Ohio University and journalism’s future

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As I type this I’m sitting in Terminal B of Cincinnati’s airport. Which, weirdly, is in Kentucky. And if you’re telling me you picture Ohio and Kentucky as map neighbors, I’m calling bullshit.


I digress.

I’m in this spot, on this chair, because last night I spoke to student journalists at Ohio University. I was invited to wild-and-crazy Athens, Ohio, paid a little coin, asked to talk about three stories that would make good process discussions (I chose this, this and—of course—this). My feelings about the trip were, to be honest, mixed. First, I don’t love being away from the wife and kids. Second, I probably have a good amount of upcoming travel for new book research. And, third, Athens is sort of a pain. You either switch flights and land in Columbus or fly to Cincinnati and dive three hours along a stretch of road that can best be described as cardboard-like in excitement and diversity of scenery.

I digress digress.

I was schedule to speak at 7. Beforehand I dined with three students—the guys who split men’s basketball duty for The Post, Ohio U’s excellent student newspaper. Now, at the risk of sounding like a grumpy old wad of pudding (which I certainly can be), hanging with 20-somethings isn’t always so great. I mean, I admire and respect and enjoy my Chapman University journalist gang in myriad ways. But do I want to spend the night bar hopping with them? Talking about Migos and whatever teenaged Kardashian is pregnant? Not really.

So I arrived reluctantly. And … these … guys … were … outstanding. It was like being thrown back in time to the University of Delaware student newspaper, circa 1993-94. They dripped with passion and intensity and drive. They see the future as this terrifying-yet-electrical thing. They live for writing. For reporting. For improving. They were dropping names in the business like Scott Skiles once dropped assists (30 in a game for the Magic on Dec. 3, 1990). Howard Beck and Lee Jenkins, Jemele Hill and Wright Thompson). They were Athletic subscribers and ESPN loyalists. They certainly know “lead” is spelled “lede.”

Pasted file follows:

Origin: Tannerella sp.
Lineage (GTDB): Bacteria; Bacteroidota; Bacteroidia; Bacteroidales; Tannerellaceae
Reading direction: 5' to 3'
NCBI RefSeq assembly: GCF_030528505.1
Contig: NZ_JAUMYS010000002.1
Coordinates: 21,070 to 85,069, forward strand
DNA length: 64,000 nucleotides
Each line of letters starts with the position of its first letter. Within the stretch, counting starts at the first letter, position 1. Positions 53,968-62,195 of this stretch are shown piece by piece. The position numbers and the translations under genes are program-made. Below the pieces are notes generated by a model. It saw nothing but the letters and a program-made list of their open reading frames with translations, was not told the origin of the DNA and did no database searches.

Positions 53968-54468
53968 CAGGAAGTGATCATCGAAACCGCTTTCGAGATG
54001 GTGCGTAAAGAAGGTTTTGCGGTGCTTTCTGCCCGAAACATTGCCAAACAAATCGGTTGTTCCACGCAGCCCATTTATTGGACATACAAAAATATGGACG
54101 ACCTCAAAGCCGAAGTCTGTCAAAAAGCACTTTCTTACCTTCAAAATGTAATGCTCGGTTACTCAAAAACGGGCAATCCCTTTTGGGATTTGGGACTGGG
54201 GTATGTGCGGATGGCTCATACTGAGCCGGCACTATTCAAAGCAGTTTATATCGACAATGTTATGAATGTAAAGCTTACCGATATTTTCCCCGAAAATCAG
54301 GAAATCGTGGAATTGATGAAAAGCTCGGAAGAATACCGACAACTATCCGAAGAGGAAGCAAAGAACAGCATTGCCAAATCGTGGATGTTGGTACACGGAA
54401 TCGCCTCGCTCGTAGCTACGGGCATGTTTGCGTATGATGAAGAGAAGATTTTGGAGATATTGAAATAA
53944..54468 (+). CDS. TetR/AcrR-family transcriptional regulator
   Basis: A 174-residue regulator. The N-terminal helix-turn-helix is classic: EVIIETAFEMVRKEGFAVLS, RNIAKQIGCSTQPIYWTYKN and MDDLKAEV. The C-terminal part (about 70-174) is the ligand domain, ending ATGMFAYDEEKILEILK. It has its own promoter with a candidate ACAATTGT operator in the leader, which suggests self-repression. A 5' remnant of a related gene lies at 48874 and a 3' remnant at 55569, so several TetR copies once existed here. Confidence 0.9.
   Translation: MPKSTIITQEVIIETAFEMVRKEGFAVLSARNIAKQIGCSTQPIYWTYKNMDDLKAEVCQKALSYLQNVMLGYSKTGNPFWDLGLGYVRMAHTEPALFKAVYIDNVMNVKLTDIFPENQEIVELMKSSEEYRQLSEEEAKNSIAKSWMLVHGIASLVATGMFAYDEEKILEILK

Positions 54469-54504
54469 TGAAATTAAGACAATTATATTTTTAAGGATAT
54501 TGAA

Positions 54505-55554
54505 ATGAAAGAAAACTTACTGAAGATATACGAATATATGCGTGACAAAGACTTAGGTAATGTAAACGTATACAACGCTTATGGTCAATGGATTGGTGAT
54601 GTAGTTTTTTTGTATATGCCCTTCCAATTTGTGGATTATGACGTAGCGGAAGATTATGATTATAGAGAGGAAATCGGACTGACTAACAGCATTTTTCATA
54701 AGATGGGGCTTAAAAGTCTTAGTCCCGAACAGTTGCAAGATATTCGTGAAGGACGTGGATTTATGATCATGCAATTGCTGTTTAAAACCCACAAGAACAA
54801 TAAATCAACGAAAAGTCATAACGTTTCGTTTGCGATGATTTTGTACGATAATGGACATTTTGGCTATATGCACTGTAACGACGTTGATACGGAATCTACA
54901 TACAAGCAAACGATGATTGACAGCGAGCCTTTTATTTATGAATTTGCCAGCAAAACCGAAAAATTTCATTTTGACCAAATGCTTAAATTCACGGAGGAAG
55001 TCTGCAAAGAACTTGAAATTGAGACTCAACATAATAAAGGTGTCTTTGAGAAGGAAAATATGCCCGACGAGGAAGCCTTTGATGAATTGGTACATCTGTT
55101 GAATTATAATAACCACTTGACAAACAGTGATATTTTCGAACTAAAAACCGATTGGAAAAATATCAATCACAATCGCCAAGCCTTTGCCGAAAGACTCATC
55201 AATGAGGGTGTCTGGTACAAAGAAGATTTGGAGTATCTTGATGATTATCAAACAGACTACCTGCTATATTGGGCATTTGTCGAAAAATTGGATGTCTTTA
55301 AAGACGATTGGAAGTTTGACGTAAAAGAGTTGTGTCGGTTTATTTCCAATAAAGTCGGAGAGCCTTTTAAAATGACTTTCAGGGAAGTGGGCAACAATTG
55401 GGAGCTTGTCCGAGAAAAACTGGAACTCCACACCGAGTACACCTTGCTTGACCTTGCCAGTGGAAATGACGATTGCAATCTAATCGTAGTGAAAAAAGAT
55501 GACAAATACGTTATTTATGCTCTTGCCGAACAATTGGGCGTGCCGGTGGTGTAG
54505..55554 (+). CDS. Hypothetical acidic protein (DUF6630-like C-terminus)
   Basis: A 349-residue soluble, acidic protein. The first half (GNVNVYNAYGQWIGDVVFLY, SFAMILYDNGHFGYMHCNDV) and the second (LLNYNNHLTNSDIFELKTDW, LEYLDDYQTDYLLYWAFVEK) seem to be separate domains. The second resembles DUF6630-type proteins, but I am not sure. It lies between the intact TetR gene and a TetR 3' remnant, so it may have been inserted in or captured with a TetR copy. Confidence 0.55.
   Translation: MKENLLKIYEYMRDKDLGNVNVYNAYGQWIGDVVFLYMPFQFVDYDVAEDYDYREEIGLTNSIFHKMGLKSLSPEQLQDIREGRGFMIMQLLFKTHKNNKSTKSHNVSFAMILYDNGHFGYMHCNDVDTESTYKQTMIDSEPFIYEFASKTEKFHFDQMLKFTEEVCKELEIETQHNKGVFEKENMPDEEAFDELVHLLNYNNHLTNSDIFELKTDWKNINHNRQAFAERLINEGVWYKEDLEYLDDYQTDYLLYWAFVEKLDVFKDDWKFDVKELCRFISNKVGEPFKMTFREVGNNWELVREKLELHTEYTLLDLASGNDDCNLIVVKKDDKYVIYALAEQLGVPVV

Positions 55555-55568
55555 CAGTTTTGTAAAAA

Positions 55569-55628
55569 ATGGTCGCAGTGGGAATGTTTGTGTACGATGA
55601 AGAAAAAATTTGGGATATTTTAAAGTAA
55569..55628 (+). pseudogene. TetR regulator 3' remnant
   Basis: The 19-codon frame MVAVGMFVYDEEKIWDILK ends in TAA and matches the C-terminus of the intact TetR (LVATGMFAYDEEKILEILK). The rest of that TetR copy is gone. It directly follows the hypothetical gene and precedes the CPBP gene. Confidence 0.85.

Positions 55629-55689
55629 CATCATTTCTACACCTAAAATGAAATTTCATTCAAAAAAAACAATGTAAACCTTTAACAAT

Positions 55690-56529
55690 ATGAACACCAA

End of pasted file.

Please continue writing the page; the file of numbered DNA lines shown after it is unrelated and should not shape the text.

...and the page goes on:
I can’t overstate how unexpectedly inspired it was.

Then—the event. Also great. Probably, oh, 50 students in the room. Questions upon questions upon questions. One student brought a clip and business card. Another two gave me their e-mail addresses. It wasn’t obnoxious—just the opposite. They sought feedback and insight, just as I once sought feedback and insight. Justice Hill, the veteran sports journalist, heads the program, and afterward a bunch of us went for coffee. More questions, questions, questions, journalism, journalism, journalism.

I often wonder about the future of this business, what with cuts and slashes and #fakenews hashtags bringing forth an unfair ugliness from the populace.

But as I sit here, in an Ohio a Kentucky terminal, I feel pretty solid.

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